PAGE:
An Autumn Walk

I’m on the way in to central London this morning, a short journey from home to meet someone. I’ve left in good time, and as I step out of the door the autumn sun, reflected from the windows on the other side of the street, catches me with its warmth.

I’m already heading for the bus. Quick, quick, my inner-critic says, so much to do. If you rush you’ll have a few more minutes to get everything under control. My chest tightens, and my jaw clenches just a little, and my shoulders turn inwards and upwards. I become something of a getting-there machine.

But this morning I’m fortunate that I spot what’s happening and question it. Yes, there’s a long list of things to do… isn’t there always? But I did not set out early in order to go faster. I set out early in order to go slow.

The bus journey to the station will save me five minutes, and I’ll arrive for the train squashed-in, ruminating on things done and not done, body more clenched than before, another step into a machine-like understanding of myself.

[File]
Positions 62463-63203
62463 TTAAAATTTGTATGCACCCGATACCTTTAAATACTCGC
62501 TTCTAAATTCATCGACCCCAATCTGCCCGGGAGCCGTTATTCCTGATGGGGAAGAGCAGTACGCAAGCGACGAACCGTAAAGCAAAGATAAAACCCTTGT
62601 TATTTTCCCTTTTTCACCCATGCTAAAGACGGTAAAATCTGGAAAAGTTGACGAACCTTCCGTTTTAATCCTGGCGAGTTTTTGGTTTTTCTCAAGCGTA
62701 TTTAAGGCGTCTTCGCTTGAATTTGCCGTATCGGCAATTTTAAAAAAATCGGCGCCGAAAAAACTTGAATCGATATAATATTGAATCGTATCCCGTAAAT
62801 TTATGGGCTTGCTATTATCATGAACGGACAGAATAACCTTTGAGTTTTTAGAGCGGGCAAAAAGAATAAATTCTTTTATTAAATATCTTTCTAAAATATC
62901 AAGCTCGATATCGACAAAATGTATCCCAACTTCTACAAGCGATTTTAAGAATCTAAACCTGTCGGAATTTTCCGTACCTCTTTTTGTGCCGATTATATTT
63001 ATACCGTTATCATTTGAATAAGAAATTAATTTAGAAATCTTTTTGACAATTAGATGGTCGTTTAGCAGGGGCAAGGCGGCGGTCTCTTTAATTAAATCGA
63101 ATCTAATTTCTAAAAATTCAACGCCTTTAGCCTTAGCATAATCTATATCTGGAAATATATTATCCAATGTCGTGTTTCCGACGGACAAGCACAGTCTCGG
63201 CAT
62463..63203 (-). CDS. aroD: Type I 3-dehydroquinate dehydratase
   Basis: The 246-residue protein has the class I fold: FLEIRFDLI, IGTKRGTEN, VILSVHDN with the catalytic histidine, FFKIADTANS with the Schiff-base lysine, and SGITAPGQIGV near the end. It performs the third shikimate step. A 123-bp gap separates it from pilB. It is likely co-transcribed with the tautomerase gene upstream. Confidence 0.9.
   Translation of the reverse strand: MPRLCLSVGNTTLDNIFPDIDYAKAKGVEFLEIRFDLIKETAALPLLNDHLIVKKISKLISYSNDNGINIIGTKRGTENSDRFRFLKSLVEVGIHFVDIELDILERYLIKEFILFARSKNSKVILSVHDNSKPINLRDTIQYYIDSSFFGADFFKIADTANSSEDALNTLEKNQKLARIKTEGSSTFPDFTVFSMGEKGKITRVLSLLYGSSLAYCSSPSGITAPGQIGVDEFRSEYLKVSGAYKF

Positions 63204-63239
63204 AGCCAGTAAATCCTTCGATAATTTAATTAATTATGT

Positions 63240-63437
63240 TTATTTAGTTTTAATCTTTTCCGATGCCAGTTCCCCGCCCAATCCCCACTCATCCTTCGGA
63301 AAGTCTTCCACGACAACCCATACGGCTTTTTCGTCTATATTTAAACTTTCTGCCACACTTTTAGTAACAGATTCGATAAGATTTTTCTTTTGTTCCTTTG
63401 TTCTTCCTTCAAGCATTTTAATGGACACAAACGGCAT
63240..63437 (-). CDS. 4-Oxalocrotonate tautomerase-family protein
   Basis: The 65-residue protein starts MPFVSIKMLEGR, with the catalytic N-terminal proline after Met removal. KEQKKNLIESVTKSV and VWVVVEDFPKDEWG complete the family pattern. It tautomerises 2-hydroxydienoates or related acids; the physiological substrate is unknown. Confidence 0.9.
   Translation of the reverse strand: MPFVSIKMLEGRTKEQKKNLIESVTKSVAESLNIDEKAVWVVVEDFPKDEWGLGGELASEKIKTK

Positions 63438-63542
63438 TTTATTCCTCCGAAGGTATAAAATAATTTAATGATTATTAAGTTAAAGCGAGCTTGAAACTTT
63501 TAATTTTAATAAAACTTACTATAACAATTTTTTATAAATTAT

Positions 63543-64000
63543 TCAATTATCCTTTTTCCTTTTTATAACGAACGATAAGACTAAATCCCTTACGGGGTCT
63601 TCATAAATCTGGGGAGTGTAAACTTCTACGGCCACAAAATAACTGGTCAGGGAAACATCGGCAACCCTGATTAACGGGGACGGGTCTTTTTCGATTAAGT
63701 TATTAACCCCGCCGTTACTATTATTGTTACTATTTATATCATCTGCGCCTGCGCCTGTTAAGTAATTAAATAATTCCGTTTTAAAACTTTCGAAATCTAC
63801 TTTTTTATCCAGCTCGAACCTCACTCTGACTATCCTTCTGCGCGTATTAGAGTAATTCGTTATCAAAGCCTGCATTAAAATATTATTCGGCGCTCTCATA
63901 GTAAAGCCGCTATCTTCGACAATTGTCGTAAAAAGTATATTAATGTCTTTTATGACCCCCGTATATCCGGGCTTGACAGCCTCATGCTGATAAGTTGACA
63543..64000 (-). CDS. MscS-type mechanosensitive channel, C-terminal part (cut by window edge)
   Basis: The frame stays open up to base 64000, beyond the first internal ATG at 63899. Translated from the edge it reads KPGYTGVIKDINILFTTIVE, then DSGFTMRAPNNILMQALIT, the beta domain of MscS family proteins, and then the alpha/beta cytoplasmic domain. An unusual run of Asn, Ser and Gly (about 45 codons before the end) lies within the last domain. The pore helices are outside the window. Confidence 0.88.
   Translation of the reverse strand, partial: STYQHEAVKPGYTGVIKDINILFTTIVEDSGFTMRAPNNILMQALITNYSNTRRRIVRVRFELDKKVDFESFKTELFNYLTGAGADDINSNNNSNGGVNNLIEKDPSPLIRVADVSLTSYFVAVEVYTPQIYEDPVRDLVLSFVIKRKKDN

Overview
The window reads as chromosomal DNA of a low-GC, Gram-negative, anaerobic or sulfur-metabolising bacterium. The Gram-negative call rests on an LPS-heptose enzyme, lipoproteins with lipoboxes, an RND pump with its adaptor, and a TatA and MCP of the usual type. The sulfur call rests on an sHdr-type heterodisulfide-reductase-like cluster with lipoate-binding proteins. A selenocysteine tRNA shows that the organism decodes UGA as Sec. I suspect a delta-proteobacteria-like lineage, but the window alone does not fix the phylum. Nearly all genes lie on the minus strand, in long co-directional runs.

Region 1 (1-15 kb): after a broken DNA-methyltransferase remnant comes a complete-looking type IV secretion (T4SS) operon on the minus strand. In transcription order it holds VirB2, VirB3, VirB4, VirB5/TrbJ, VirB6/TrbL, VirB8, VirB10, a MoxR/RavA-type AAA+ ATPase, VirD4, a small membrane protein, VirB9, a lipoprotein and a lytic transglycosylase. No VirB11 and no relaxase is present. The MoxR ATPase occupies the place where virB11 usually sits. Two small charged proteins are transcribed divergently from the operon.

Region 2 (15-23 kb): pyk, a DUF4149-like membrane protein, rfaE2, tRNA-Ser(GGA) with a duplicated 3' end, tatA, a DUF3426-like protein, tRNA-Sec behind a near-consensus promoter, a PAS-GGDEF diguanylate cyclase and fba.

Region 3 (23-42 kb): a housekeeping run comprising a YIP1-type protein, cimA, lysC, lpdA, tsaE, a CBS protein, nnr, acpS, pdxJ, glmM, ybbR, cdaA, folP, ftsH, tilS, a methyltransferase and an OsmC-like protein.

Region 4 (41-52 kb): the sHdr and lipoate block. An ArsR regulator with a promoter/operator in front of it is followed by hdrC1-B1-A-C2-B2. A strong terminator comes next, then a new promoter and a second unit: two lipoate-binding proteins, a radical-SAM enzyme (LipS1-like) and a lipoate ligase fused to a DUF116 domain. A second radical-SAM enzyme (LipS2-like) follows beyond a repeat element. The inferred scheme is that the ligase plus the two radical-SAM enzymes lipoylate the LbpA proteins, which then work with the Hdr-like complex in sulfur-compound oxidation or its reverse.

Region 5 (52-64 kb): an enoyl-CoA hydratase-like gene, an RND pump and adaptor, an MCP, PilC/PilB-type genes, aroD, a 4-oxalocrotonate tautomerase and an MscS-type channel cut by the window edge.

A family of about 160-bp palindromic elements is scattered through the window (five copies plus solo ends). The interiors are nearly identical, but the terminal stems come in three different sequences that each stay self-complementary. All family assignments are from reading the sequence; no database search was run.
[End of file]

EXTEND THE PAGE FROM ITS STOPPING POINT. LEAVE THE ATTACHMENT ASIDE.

Instead, this morning, I walk.

The sky is exceptionally crisp and clear today, orange-tinted clouds against a striking, high blue. And the leaves are turning to match the sky. Deep green outlines early-autumn red. I slow my pace so I can feel my body and my breath, and allow myself to open to the beauty around me.

And I reclaim myself. I remember that I am human – not a machine. That productivity and efficiency are but one part of a fully-lived life. That beauty, and the sky, and the rhythmic pace of walking and breath, and the deepening stillness of my mind are all foundations upon which I thrive.

The critic is, for now, silent. And my sense of time is greatly expanded. I see again how long the world has been here before me, and how long it will be here after me, and that now is but but one tiny aspect of a vast world of which I am a part.

We live deeply embedded in a narrative of efficiency and productivity, in which we measure our own worth and that of others by what gets done. In this understanding we understand ourselves as units of production, forgetting ourselves and our humanity so very quickly.

And we forget the simple practices, invisible from our narratives of busyness, that can restore ourselves to a fuller life.

More from Justin on his blog, On living and working